Are the Republicans going crazy? They are banning books, criminalizing abortion, attacking public school teachers who talk about racism, passing anti-LGBT laws and indiscriminately accusing opponents of being pedophiles. Broadly speaking, this isn’t terribly popular and these issues aren’t what most people are concerned about.
Nevertheless, those issues are vehemently supported by a loud, well-funded and highly organized minority. In this midterm year, the Republicans need to win over moderate voters, but they calculate that many of them might not be paying attention.
In a New York Times op-ed in October 2020, political scientists Yanna Krupnikov and John Barry Ryan said that “most Americans—upward of 80% to 85%—follow politics casually or not at all.” Most commentators talk about hopelessly bitter partisan polarization but there is an “enormous gulf” between political junkies and the politically indifferent.
Krupnikov and Ryan note, “For partisans, politics is a morality play, a struggle of good versus evil. But most Americans just see two angry groups of people bickering over issues that may not always seem pressing or important.” On a number of issues, their survey reveals that many Americans don’t fit neatly into partisan camps: “For example, Democrats and Republicans who don’t follow politics closely believe that low hourly wages are one of the most important problems facing the country. But for hard partisans, the issue barely registers.”
Activists in the labor movement are aware of this situation. When they organize a workplace, they have to win over workers who have a variety of political viewpoints. Many working people are socially conservative or moderate, and too many voted for Trump (though the most fanatical Trump fans tend to be quite well-off).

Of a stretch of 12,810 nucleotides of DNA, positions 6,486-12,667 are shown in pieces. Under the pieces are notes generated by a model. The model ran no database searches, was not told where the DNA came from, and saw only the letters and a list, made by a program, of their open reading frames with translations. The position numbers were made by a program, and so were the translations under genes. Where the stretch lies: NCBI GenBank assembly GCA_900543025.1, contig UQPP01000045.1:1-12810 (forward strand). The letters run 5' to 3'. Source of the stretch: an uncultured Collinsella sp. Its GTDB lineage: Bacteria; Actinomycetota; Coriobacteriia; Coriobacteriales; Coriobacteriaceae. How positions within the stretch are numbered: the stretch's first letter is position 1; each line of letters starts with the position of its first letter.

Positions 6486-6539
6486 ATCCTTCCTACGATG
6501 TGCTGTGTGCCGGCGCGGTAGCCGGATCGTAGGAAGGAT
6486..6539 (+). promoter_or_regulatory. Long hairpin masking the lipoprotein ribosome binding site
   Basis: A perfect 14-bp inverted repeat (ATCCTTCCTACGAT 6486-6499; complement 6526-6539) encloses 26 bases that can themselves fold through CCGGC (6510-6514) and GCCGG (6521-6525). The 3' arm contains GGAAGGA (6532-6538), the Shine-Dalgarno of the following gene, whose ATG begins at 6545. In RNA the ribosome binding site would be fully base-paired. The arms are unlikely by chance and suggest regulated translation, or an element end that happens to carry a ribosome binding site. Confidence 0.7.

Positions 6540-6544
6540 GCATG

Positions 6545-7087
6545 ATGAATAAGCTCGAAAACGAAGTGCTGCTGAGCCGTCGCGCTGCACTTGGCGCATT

During get-out-the-vote campaigns, unions tend to stick to economic “bread and butter” issues. They can talk about racism and sexism but emphasize that bigotry divides worker unity and lowers labor standards for everyone.
Veteran labor journalist Steven Greenhouse notes that labor leaders this year are going to be talking about the wonky subject of saving American democracy. Shane Larson, the Communications Workers of America’s director of government affairs, told him: “Just a few years ago, some union leaders would complain, ‘Why are we focusing on these do-good democratic issues?’ They’d say we need to focus exclusively on labor rights and jobs, jobs, jobs. Now no one is complaining about this at all. There’s a real recognition that the entire labor movement has to be involved in this effort, that we have to do something for our democracy or we can lose it.”
“January 6 was a real wake-up call,” Larson said. “Part of our effort is to hold accountable a number of insurrectionists running for some of these offices.”
Hopefully, the House’s January 6 committee will be holding hearings soon. It’s crucial that Americans realize how close we came to a fascist self-coup by Trump.
It’s hard to exaggerate how much the Republican Party has become an anti-democratic juggernaut of voter suppression, gerrymandering and administrative electoral sabotage.
A survey by the Brennan Center for Justice found that nearly 8-in-10 local election officials feel that threats against them and their colleagues have recently increased, and a majority say that they are either very or somewhat concerned about the safety of their fellow administrators.
An investigation by Reuters reporters documented a campaign of vicious and terrifying threats by Trump supporters against election officials across the country. Law enforcement took little action.
This month, the delegates and attendees at the Colorado GOP assembly and convention demonstrated that they don’t trust the state’s elections or the results of the 2020 elections. Tina Peters, the former Mesa County clerk indicted for election crimes, got the most votes for Secretary of State, and Ron Hanks, state representative for Cañon City, was the frontrunner for the U.S. Senate seat held by Michael Bennet. The party nominees will be determined in the primary.
Hanks participated in the “peaceful” January 6 rally and march to the U.S. Capitol. He admits to crossing police barriers.
He claims the insurrection was a “false flag” operation by Antifa and Black Lives Matter.
He visited Arizona to observe the farcical Cyber Ninjas’ “audit” of the 2020 election. He promoted the
Q Anon conspiracy movie The Deep Rig, which makes unfounded claims of election fraud involving hundreds of thousands of fake ballots and hacked voting machines.
A party led by such laughable, lying traitors should suffer a crushing defeat at the polls. But Americans can inhabit alternative realities and also choose to ignore politics.
This opinion column does not necessarily reflect the views of Boulder Weekly.